The major complaints were as follows:

  • One of the columns wasn’t wide enough to see the data. You had to manually widen the column.

  • A heading was in one column, and the actual data was in a column right next to it, instead of directly underneath the heading. There was no heading where the data actually was found, it was just placed differently than it could have been.

  • Some data (like longer names) ended up in two rows instead of one.
Okay, the Excel spreadsheet met the literal request of the customer, but lacked polish. I get it. A short discussion with all involved determined that polish would be a good thing, and that since this report could easily be delivered at any time, we opted to proceed with our delivery and then send the polished report a few days later.

A short while after this transpired a couple of us were talking with the lead developer, and he felt a bit down. He had tried to keep the burden off of the team by taking on a task during his own time over a weekend, and basically got trashed for it. I supported him, but pointed out one thing that I’ve learned the hard way myself.

Expediting does not mean cutting corners. Work the process, but don’t circumvent the process – whatever that process happens to be. In our case, we knew enough to define what success looks like for a product feature, but we failed to do so in this case. We should have worked with others to be clear about how data in the spreadsheet was organized. It wouldn’t have taken much time.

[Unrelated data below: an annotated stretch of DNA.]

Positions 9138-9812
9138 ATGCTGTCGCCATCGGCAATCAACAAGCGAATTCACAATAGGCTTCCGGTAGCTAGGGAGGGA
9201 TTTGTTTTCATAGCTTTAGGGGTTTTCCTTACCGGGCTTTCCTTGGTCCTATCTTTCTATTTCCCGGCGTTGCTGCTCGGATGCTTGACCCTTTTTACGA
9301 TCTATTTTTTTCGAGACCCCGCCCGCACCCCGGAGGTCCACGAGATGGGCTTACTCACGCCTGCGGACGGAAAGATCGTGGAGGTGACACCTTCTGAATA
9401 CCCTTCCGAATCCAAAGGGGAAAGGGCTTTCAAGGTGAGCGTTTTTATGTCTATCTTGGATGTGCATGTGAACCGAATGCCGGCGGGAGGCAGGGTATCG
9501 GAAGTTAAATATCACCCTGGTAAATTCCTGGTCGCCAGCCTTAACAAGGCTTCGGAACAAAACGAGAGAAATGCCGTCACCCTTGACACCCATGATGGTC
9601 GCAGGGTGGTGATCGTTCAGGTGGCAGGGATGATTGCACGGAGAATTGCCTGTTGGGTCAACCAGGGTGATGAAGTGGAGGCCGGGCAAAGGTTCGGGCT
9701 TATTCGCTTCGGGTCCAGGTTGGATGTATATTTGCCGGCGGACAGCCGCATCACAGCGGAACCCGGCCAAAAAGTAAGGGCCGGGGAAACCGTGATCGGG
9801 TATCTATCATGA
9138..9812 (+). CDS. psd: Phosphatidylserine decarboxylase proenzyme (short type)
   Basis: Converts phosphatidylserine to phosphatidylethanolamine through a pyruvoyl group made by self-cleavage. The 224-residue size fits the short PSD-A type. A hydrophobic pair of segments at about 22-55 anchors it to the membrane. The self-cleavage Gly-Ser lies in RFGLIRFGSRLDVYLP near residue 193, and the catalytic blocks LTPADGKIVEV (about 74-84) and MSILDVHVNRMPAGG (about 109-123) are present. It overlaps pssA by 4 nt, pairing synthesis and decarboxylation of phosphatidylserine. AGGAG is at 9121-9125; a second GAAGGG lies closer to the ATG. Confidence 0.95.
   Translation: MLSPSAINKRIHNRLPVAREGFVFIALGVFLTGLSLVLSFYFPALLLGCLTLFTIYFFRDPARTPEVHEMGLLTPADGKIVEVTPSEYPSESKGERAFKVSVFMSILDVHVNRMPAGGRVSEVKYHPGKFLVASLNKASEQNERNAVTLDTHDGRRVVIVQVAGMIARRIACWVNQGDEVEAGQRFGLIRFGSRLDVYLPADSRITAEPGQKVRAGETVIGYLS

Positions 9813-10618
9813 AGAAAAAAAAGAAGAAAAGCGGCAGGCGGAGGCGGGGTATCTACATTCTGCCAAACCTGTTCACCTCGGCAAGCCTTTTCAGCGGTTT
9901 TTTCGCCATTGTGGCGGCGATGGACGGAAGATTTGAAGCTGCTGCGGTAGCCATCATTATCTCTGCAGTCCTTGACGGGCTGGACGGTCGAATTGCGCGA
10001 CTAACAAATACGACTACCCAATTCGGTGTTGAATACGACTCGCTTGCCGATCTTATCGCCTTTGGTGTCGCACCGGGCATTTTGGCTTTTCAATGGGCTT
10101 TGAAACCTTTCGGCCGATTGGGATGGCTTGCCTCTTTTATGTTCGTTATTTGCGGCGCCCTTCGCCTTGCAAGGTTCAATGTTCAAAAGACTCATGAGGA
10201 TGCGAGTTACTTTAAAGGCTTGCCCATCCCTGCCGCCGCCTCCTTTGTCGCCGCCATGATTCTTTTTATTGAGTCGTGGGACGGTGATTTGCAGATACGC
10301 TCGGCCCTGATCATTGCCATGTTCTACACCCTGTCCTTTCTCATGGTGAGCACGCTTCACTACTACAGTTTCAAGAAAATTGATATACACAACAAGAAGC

A dialog about the situation would have revealed another important fact that became obvious after the lead developer spent a weekend on this. We could have (and most likely would have) determined up front that this particular piece of work didn’t have to be included with the scheduled delivery, especially since it was a late-breaking request.

Out of curiosity, I looked up some definitions of expedite:
  • Speed up the progress of; facilitate; "This should expedite the process." (Italics mine.)
  • Process fast and efficiently; "I will try to expedite the matter."
Source: wordnet.princeton.edu/perl/webwn
  • To artificially accelerate an order ahead of its regularly scheduled counterparts.
Source: accounting-financial-tax.com/2008/09/inventory-terms-and-definitions-from-a-to-z/


Bob Murphy said...

This shows a lack of experience on the part of the lead developer. I've learned the hard way to always refer change requests - however useful or informal - to management. People trying to do an end-run around the process and lobby developers for pet projects is a common problem, and is a major source of software instability, slipped schedules, and feature creep - not to mention bruised feelings.

I am solidly in favor of "skunk works" projects, like the developer's weekend hack. But you have to spin those things. Instead of presenting this as a completed feature, if he'd made sure to tell everybody, "This is a proof of concept and is probably buggy", people would have been happy and overlooked the flaws, and he would have gone from a zero to a hero.

July 6, 2009 at 10:42 PM
Dave Moran said...

In defense of the lead developer, he is experienced, but this was one of those "in the heat of the moment" issues with a lot of other activity already in play. He let his guard down once and tried to take the perceived fast path.

I too am in favor of "skunk works" projects. You're right, the right spin on this would have created a very different scenario!

July 7, 2009 at 6:11 AM

Post a Comment